One of your practice partners announces she is pregnant and requests assignment to anesthetic cases that will not put her pregnancy at risk. In a modern operating room setting, exposure to which of the following is MOST likely to be teratogenic to the human fetus?
(A) Magnetic resonance imaging (MRI)
(C) Trace amounts of halogenated anesthetic gases
(D) Trace amounts of nitrous oxide
Anesthesia caregivers incur occupational exposure to anesthetic gases, radiation, medications, chemicals, solvents, and infectious agents. Women comprise about 30 percent of anesthesiologists, 36 percent of residents, and 51 percent of clinical anesthetists. In the general population, 10 to 20 percent of women who know they are pregnant will miscarry before 20 weeks gestation. Survey evidence indicates there is a slight increase in the relative risk of spontaneous abortion and congenital abnormalities in offspring of female operating room physicians, however the etiology for this risk remains uncertain.
Although MRI does not involve ionizing radiation, cells are exposed to strong magnetic fields. This technology has been in use for 25 years, and, to date, there is no evidence of adverse fetal outcomes due to in utero exposure to MRI. Occupational exposure has been studied, and according to the 2007 American College of Radiologists Guidance Document for Safe MR Practices pregnant health care providers are permitted to work in and around the MR environment. There is a stipulation that the health care provider should not be within the scanner room during data acquisition. http://www.acr.org/Quality-Safety/Radiology-Safety/MR-Safety
Prenatal radiation exposure represents an undeniable risk to the fetus. This risk is dose-related, dose being expressed in dose equivalents. Dose equivalents are obtained by multiplying the absorbed dose (Gy in the International system) by the damaging ability of the radiation; this is expressed as the Sievert (Sv), and 1 Sv = 100 rem. A single radiograph exposes a patient to less than 1 mSv, computed tomography scans expose the patient to 5 to 10 mSv, and interventional radiology or cardiac catheterization may represent 20 to 70 mSv. The total recommended exposure during pregnancy is 5 mSv, with a monthly limit of 0.5 mSv. At these recommended levels, there have been no observable effects on fetal growth or development. A meta-analysis conducted in 2008 estimated that cardiologists performing a routine catheterization would be exposed to 0.2 to 38 μSv, indicating low exposure rates for health care workers even in high radiation environments. Of utmost importance is to limit time of exposure, remain more than 6 feet from the radiation source, and use shielding. Adherence to these recommendations should result in exposure levels well below the recommended maximum and therefore cause no fetal teratogenicity.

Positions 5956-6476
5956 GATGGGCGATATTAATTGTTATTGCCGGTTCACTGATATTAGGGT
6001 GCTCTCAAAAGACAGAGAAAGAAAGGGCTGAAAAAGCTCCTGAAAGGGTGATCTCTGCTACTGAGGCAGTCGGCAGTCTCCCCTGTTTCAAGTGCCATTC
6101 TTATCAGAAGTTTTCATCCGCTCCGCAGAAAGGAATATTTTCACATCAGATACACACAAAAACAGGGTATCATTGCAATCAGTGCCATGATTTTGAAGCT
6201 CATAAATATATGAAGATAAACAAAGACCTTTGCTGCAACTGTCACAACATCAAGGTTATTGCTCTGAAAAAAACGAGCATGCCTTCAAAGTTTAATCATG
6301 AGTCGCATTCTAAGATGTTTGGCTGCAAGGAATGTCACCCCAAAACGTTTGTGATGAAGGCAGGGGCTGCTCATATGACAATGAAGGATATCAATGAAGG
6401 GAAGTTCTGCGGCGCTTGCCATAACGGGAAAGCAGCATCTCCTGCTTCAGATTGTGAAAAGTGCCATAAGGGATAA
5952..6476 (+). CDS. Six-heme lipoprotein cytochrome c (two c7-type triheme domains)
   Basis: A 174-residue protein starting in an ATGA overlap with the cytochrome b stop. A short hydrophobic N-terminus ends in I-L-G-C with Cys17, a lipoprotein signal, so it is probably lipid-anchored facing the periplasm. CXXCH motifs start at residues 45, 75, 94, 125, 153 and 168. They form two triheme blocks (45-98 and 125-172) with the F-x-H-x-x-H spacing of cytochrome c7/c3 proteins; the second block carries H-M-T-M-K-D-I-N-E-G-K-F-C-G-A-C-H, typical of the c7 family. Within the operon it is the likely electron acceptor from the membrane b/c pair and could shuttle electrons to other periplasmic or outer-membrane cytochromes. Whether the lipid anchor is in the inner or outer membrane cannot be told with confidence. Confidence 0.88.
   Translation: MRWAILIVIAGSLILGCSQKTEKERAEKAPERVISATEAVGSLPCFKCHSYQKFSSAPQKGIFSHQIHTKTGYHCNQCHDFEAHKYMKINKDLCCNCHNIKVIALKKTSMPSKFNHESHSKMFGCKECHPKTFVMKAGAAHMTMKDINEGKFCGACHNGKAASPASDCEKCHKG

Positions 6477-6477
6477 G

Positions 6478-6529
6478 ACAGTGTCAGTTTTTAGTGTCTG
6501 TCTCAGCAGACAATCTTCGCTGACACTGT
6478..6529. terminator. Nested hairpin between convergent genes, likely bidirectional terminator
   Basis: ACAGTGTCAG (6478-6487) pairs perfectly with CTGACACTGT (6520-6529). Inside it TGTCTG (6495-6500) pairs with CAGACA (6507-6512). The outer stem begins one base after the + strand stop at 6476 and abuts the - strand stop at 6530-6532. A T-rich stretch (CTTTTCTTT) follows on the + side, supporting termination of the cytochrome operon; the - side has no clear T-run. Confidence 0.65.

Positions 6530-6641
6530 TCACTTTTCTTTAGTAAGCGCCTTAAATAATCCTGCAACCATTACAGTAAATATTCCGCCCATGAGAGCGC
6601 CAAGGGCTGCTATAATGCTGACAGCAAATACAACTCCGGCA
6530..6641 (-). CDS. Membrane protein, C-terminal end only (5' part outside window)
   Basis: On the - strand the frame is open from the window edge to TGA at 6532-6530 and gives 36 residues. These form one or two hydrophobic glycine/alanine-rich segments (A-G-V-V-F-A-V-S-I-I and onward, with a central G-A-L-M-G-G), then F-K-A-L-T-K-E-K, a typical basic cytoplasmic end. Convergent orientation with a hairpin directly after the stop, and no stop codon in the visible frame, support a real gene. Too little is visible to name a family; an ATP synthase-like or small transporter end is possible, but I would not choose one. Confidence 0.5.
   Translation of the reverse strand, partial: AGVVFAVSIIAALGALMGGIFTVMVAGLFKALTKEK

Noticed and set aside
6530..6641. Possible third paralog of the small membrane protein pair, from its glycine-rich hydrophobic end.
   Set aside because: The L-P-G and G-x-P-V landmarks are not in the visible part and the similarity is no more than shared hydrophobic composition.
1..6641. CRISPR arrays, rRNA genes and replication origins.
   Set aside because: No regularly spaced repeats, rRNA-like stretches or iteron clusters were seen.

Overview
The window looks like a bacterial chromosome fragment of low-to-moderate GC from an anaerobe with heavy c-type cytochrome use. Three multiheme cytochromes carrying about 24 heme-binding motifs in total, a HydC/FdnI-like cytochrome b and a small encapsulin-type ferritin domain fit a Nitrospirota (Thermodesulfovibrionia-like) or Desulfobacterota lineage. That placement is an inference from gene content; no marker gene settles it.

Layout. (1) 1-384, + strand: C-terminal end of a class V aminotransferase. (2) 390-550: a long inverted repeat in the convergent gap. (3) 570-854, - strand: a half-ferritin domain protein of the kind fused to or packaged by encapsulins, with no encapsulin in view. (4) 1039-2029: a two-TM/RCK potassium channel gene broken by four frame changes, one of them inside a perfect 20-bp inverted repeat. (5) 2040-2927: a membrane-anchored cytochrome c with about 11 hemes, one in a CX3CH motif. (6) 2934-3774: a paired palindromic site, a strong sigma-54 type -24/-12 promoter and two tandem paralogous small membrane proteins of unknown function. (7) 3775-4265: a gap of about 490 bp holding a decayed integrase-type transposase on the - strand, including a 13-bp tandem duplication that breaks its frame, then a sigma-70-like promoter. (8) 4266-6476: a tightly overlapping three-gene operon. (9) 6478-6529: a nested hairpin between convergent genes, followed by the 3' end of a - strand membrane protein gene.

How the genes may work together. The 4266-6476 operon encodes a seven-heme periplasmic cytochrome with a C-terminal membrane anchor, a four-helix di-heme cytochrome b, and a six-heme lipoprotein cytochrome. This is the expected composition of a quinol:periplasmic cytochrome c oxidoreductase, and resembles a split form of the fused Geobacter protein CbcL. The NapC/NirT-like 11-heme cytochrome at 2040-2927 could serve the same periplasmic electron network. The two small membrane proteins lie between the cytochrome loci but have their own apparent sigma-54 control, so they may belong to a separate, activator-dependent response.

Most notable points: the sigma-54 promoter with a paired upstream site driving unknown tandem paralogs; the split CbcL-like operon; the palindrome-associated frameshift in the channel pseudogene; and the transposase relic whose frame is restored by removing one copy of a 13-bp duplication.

In a 2011 study by McLoughlin et al., no indication of harm was found in a prenatal exposure of <5 mSv, but with increasing exposures came increased morbidity. Prenatal exposure to 5-50 mSv resulted in increased childhood leukemia, other childhood cancers; 5-500 mSv increased miscarriage, central nervous system abnormalities, developmental delay, childhood cancers and with exposures greater than 500 mSV increased neonatal deaths, microcephaly, severe developmental delay, and childhood cancers.
The teratogenicity of halothane and isoflurane has been demonstrated in rats, mice, and hamsters exposed to high levels of agent for prolonged periods. Later animal studies in rats and rabbits in conditions simulating anesthetized human patient exposure revealed no teratogenicity. A recent meta-analysis of occupational exposure, excluding flawed studies, concluded a risk of spontaneous abortion in unscavenged environments to be 1.9. No recent studies show an association of fetal anomalies with exposure of health care workers to potent anesthetic agents.
Numerous studies have examined the potential teratogenic effect of nitrous oxide through inhibition of methionine synthesis. It has been generally agreed that nitrous oxide has been associated with first trimester loss, but not because of teratogenicity. The studies showing spontaneous abortion in humans are both retrospective and epidemiologic. In particular these early studies, conducted in the 1970s and 1980s, were mail surveys of anesthesiologists, operating room nurses, dentists, and dental assistants and suffered from several design flaws. Lack of criteria for poor outcome, poor survey response rates, and lack of validation of the responses are issues. In addition, the operating conditions in various locations did not have scavenging systems, and it has been shown that proper scavenging significantly reduces occupational exposure.
Anesthesiology Continuing Education (ACE) is a self-study CME program that covers established medical knowledge in the field of anesthesiology. ACE can help fulfill the CME requirements of MOCA®. To learn more and to subscribe, visit ace.asahq.org.
1. Meyer CL. Occupational hazards for the pregnant anesthesia provider. Adv Anesth. 2011:39-58.
2. Berry AJ, Katz JD. Occupational health. In: Barash PG, Cullen BF, Stoelting RK, Cahalan MK, Stock MC, eds. Clinical Anesthesia. 6th ed. Philadelphia, PA: Wolters Kluwer/Lippincott Williams & Wilkins; 2009:57-63.